Nasty Thunderstorms Threatening NYC, Philly, Northeast

September 29, 2011; 6:50 PM ET
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A strong thunderstorm rolling in to New York City (shared by LaceyxLynch early Thursday afternoon).

The stubborn storm system that has plagued the weather across the Midwest and mid-Atlantic over the past several days has shifted its focus to the Northeast this afternoon, heightening the risk for flash flooding and severe weather.

Bands of showers and thunderstorms, many containing heavy rain, will continue to sweep across the Northeast into this evening, specifically areas along the I-95 corridor from Philadelphia north through New England and west to the Hudson Valley of upstate New York.

While many areas will experience prolonged dry periods in between showers and storms as explained earlier by Expert Senior Meteorologist Alex Sosnowski, rain in heavier storms will quickly cause issues with flooding.

On Thursday, persistent heavy rains led streams and rivers over their banks across northeastern Pennsylvania and the Catskills region of New York.

The mighty Susquehanna River flooded again from near Conklin, N.Y., south to the Scranton-Wilkes Barre, Pa., area, while flooding along smaller creeks forced evacuations.

More than 3 inches of rain are again possible through tonight over a short amount of time in spots across the Northeast. meteorologists are most concerned about the flash flood risk that exists across the New York City metro area north through western Connecticut, the Berkshires of Massachusetts and New York's Hudson Valley as steamy air is funneled in directly from the Atlantic Ocean.

Newark, N.J., Albany, N.Y., Waterbury, Conn., and Pittsfield, Mass., lie in this enhanced threat zone. Any additional rain will only exacerbate preexisting flooding across parts of northwestern New Jersey, northern Pennsylvania and southern New York today as well.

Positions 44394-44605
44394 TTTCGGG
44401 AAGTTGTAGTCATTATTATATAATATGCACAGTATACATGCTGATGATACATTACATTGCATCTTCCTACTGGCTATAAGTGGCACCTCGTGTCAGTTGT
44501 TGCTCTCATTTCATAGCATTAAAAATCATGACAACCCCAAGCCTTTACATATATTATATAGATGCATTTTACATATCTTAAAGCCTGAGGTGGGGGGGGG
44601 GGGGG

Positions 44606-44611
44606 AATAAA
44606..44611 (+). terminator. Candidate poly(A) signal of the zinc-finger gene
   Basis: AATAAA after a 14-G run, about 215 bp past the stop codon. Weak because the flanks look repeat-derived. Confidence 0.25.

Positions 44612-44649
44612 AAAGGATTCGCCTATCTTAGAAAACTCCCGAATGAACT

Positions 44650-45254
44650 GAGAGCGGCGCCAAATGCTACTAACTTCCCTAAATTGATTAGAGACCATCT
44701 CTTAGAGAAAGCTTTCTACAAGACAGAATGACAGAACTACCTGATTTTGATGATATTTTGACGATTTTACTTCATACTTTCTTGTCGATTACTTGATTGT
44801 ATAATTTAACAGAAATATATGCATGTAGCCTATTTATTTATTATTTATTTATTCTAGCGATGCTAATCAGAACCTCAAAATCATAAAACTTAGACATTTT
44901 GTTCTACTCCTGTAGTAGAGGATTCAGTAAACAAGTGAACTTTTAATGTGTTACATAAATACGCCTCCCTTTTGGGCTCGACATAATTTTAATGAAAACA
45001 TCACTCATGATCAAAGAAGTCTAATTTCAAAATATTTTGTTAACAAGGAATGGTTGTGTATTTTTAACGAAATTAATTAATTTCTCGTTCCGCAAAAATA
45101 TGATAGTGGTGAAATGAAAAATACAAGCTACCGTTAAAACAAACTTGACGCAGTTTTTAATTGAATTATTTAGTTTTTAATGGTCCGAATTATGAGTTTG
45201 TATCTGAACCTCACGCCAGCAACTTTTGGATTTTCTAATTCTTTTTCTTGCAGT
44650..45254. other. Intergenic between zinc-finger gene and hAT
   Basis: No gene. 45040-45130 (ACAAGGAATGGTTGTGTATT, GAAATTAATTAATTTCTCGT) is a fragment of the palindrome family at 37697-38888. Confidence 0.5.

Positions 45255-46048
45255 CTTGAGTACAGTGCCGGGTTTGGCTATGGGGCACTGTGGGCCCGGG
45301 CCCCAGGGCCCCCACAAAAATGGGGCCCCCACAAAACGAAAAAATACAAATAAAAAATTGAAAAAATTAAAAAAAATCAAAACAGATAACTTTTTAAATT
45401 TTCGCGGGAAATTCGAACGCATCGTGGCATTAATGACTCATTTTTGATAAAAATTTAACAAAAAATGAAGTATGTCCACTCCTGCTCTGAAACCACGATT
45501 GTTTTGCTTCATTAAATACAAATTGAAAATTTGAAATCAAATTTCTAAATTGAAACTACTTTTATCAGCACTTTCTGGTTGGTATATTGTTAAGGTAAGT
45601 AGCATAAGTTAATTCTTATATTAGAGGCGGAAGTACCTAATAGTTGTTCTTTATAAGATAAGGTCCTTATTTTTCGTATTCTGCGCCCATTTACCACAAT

Those with long commutes or the need to drive long distances across the region the rest of the day will quickly notice the localized nature of the storms and flooding, with long stretches of dry weather followed by blinding downpours.

Never, ever drive through flooded roadways. It is often hard to judge the depth of the water, which could put your life in risk if your vehicle is swept away.

River flooding will continue to be a concern, especially in areas that have been soaked by record rains in recent weeks and months.

This graphic created by the National Weather Service Flash Flood Guidance illustrates that an inch of rain or less per hour is all that is needed to cause flash flooding in areas shaded in red, dark red or purple. Across most of the areas threatened today, at least 2 or 3 inches of rain (green or blue) will be needed for flooding.

As NOAA's Northeast River Forecast Center projects, it will likely take more rain to cause significant rises on rivers over this part of the region as compared to water-logged northeastern Pennsylvania and southern New York. Because of this, the flood threat will be more pronounced along smaller creeks and streams.

Another aspect of this storm system will continue to be the threat for isolated severe thunderstorms. The same region highlighted for an elevated flash flooding risk above faces the prospect of a damaging thunderstorm or two, especially this afternoon and evening as the atmosphere warms.

While dousing communities Thursday, strong storms produced isolated wind damage over southeastern Pennsylvania into southern New England. Similar storms into this evening could generate brief wind gusts above 50 mph, enough to bring down trees and power lines.

Another area of low pressure swooping down from Canada with plenty of unseasonably cool air will keep clouds and the threat for showers across the Northeast into the weekend. In fact, parts of the mid-Atlantic could see their first snowflakes of the season.


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